After introductions by Mary Nelder, music director Alex Baran (who directed ‘The Gondoliers’ (2012) and performed in ‘Ruddigore’ (2013) at the Burns Wharf Theatre in Manitowaning) outlined several “success stories” of tiny, even remote, communities developing wildly ambitious cultural plans and succeeding outrageously: Parry Sound’s Festival of the Sound, Espanola’s Fibre Arts Festival, Yellowknife’s Northwords Writers’ Festival and many others that had started as small, seemingly impossible-to-realize ideas that burgeoned into very big tourist attractions and economic powerhouses for their regions. With that, the symposium was off to a grand start, infusing the audience with a sense of endless possibility, a kind of “sky’s the limit” enthusiasm for the task ahead.
Joahnna Berti, who joined the Debajehmujig Theatre Group in 1993 in marketing and stabilizing operations, spoke of the 30-year trajectory of the company. Today, Debaj is the only professional theatre company in Canada with salaried artists (called arts animators, a professional designation), developing a holistic approach to grow into an internationally touring and acclaimed cultural resource with performances in European cities such as Amsterdam, Paris, Glasgow (and in Wikwemikong and downtown Manitowaning) every year. Much of the equipment and materials had been outsourced at the beginning, but now, says Ms. Berti, the group owns its own Creation Centre, builds its own sets and costumes and provides its own professional support services, training and labour, thus enabling a reversal in the flow of resources, keeping the economy almost entirely local. In fact, the “watchword” of Debaj is “internationally linked—intentionally localized,” building on local relationships and re-investing in the community while developing those all-important international connections. An inspiring model for creative groups that wish to extend their reach while based on Manitoulin.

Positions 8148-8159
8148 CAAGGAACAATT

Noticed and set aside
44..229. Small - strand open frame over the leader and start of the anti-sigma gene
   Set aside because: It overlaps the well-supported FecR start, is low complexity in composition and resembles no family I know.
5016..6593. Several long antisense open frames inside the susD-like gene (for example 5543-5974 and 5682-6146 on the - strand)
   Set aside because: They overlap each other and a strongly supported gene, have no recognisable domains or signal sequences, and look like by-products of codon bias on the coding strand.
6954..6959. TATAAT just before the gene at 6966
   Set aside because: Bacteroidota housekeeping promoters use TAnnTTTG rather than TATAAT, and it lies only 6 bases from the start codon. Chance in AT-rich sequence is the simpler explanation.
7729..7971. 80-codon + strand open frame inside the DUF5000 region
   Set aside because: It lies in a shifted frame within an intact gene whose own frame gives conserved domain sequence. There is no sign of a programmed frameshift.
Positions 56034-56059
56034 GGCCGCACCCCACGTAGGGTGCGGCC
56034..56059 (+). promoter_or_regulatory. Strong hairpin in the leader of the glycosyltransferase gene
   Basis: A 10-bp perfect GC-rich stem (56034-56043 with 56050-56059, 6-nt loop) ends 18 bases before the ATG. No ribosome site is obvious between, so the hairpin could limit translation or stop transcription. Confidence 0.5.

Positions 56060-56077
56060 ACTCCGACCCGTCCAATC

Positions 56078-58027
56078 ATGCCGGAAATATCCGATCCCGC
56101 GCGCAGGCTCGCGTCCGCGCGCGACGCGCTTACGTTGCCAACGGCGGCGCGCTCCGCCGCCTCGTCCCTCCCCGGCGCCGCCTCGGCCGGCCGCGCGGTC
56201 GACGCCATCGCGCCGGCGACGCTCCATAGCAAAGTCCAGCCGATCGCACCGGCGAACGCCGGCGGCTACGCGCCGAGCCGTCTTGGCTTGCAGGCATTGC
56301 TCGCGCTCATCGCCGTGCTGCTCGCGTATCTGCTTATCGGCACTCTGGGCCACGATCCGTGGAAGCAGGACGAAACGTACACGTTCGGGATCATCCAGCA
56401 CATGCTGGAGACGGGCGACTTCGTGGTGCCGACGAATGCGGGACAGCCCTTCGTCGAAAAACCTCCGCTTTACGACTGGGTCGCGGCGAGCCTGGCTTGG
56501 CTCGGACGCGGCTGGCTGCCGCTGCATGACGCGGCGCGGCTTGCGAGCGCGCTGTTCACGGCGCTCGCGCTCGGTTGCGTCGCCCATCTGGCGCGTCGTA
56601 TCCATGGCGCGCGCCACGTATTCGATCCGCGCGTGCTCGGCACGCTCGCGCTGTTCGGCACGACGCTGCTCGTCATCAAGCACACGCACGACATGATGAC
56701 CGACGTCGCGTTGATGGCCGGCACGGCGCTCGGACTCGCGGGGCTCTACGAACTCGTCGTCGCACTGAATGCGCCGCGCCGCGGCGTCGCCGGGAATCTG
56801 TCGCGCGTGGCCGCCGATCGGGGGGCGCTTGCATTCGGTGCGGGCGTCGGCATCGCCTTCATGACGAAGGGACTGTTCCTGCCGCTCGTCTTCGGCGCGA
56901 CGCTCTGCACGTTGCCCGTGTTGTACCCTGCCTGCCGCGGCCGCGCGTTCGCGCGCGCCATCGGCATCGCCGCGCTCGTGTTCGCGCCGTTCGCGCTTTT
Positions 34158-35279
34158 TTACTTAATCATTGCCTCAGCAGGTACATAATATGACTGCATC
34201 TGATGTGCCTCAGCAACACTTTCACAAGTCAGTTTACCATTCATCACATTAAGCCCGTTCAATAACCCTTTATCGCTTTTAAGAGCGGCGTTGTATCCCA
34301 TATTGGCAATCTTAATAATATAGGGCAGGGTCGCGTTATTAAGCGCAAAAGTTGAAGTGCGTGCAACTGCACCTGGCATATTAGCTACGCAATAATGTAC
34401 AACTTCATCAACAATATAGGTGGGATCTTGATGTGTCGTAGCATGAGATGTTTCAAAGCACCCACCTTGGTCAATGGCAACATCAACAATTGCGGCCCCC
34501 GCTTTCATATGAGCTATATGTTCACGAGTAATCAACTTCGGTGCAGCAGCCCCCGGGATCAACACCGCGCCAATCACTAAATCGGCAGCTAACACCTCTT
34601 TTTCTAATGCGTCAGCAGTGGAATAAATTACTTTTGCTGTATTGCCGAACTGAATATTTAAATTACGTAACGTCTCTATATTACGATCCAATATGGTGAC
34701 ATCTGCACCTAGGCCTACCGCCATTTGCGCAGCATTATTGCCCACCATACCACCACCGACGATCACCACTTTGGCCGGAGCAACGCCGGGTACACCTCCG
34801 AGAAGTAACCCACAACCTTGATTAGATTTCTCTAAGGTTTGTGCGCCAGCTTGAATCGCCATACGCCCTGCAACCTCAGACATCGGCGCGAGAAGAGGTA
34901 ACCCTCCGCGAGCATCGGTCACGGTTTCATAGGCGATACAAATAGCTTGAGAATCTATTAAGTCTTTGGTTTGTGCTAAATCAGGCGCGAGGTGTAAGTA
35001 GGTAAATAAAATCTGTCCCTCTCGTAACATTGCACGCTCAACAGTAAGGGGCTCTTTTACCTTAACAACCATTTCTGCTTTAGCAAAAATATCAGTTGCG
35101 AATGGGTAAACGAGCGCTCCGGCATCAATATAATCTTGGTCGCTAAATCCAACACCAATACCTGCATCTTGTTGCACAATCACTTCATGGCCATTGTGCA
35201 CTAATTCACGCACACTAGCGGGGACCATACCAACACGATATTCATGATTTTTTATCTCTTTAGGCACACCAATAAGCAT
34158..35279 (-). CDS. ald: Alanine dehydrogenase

Eric McSweeney, of Ottawa-based McSweeney and Associates, one of the consultants retained for this project, is a specialist in the area of economic development and sustainability, tourism and cultural plan strategies. After assessing responses to the surveys, he compiled an inventory of cultural assets on Manitoulin and showed how, despite the small size of Manitoulin’s arts and culture sector, this sector is more concentrated and growing faster than in the rest of Ontario. He noted that the number of jobs in this sector is not a good measurement of the cultural economy as so much cultural activity is “under the radar,” and that most cultural workers must support themselves through other paid work. The largest surveyed group (11 percent of respondents) make between $10-15,000/year. Looking at his “Annual Income Derived from Culture” presentation page, it’s obvious that no one becomes an artist to become rich; he subtitled this page “For the love of culture, not money…” Enough said. He is developing a website to serve as a portal for culture on Manitoulin, a cultural directory and a promotional tool; artists will have the opportunity to have their own web page on the site for a small annual fee. The new cultural site (manitoulinculture.ca) will go live on November 30.